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It is required to calculate $\lim_{n\to\infty}\int_{[0,\infty)}\frac{n\sin\frac{x}{n}}{x(1+x^2)}dx$. The following is my attempt.

Let $f_n(x)=\frac{n\sin\frac{x}{n}}{x(1+x^2)}$ for each $n\in\mathbb{N},x>0$. Then $f_n(x)\leq \frac{n\frac{x}{n}}{x(1+x^2)}=\frac{1}{1+x^2}$ for each $n\in\mathbb{N}, x>0$. Define $g:(0,\infty)\to\mathbb{R}$ as $g(x)=\frac{1}{1+x^2}$. Then $f_n\leq g$ a.e. on $[0,\infty)$, and $\int_{[0,\infty)}g$ exists finitely. Also $(f_n)$ converges to $g$ pointwise a.e. on $[0,\infty)$. Therefore by Lebesgue Dominated Convergence theorem, $\lim_{n\to\infty}\int_{[0,\infty)}\frac{n\sin\frac{x}{n}}{x(1+x^2)}dx=\int_{[0,\infty)}g$.

Is my solution alright? Thank you.

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    $\begingroup$ I'd be careful to say that $\lvert f_n\rvert\leq g$ as opposed to $f_n\leq g$ -- remember, the fact that your pointwise limit is nonnegative doesn't mean that your individual functions are nonnegative. $\endgroup$ – Nick Peterson May 24 '17 at 16:44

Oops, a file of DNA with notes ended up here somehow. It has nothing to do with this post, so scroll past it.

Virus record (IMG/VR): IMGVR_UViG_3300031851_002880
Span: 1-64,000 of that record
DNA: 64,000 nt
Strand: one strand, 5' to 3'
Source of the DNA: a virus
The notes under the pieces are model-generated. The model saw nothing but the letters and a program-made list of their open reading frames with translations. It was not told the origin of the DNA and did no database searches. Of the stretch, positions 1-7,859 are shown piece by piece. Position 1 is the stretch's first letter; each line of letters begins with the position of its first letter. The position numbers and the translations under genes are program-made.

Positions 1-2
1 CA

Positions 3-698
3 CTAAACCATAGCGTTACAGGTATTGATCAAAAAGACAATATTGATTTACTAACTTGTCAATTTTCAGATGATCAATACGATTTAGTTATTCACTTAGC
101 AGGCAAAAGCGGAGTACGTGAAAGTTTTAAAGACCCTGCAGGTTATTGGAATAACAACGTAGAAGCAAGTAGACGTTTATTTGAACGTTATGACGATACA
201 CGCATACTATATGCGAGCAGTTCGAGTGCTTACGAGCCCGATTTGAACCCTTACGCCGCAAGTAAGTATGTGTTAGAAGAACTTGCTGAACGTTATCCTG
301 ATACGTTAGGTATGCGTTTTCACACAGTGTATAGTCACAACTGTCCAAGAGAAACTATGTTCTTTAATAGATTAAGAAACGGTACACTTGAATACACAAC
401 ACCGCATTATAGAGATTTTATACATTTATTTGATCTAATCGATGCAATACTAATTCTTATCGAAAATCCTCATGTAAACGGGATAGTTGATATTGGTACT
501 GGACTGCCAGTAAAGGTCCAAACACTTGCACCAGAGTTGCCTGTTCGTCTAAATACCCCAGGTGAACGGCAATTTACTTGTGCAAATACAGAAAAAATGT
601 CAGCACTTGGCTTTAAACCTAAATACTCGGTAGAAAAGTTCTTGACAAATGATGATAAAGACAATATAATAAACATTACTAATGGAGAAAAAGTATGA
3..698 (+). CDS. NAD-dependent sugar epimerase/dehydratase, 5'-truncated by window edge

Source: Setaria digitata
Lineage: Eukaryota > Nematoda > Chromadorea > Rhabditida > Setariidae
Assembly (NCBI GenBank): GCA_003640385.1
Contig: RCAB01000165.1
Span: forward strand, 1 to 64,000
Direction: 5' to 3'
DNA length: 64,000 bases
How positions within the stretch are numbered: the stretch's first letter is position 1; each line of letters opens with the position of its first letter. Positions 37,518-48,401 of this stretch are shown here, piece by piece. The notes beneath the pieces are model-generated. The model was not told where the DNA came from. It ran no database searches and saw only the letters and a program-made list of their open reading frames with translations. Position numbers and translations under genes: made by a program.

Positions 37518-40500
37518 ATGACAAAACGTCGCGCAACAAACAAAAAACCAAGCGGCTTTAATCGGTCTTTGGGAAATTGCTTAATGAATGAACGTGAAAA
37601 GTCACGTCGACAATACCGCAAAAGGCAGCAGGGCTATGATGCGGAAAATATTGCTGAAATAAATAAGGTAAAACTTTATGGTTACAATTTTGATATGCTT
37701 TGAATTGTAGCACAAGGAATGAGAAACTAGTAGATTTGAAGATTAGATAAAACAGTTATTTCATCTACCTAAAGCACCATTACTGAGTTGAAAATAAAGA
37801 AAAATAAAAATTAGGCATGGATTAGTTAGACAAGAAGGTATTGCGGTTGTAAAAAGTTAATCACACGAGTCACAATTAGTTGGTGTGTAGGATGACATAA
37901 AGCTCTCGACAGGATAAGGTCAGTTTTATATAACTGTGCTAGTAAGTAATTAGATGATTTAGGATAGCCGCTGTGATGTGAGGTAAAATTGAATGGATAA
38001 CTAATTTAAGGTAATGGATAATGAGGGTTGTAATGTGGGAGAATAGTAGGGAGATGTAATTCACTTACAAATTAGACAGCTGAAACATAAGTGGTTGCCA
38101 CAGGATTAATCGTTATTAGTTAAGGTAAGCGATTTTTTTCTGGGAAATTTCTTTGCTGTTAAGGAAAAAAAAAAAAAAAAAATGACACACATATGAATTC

• $\begingroup$ I agree. Is that the only error though? $\endgroup$ – Janitha357 May 24 '17 at 16:48
  • $\begingroup$ the result should be $$\frac{\pi}{2}$$ $\endgroup$ – Dr. Sonnhard Graubner May 24 '17 at 17:19
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It is enough to apply the dominated convergence theorem. The function $$ f_n(x) = \frac{\sin\frac{x}{n}}{\frac{x}{n}}\cdot\frac{1}{1+x^2} $$ belongs to $L^1(\mathbb{R}^+)$ and it is dominated in absolute value by the integrable function $f(x)=\frac{1}{1+x^2}$.
The pointwise limit is precisely given by $f(x)$: $$ \forall x\in\mathbb{R}^+,\qquad \lim_{n\to +\infty} f_n(x) = f(x) $$ hence it follows that $$ \lim_{n\to +\infty}\int_{0}^{+\infty}f_n(x)\,dx = \int_{0}^{+\infty}f(x)\,dx = \frac{\pi}{2}.$$

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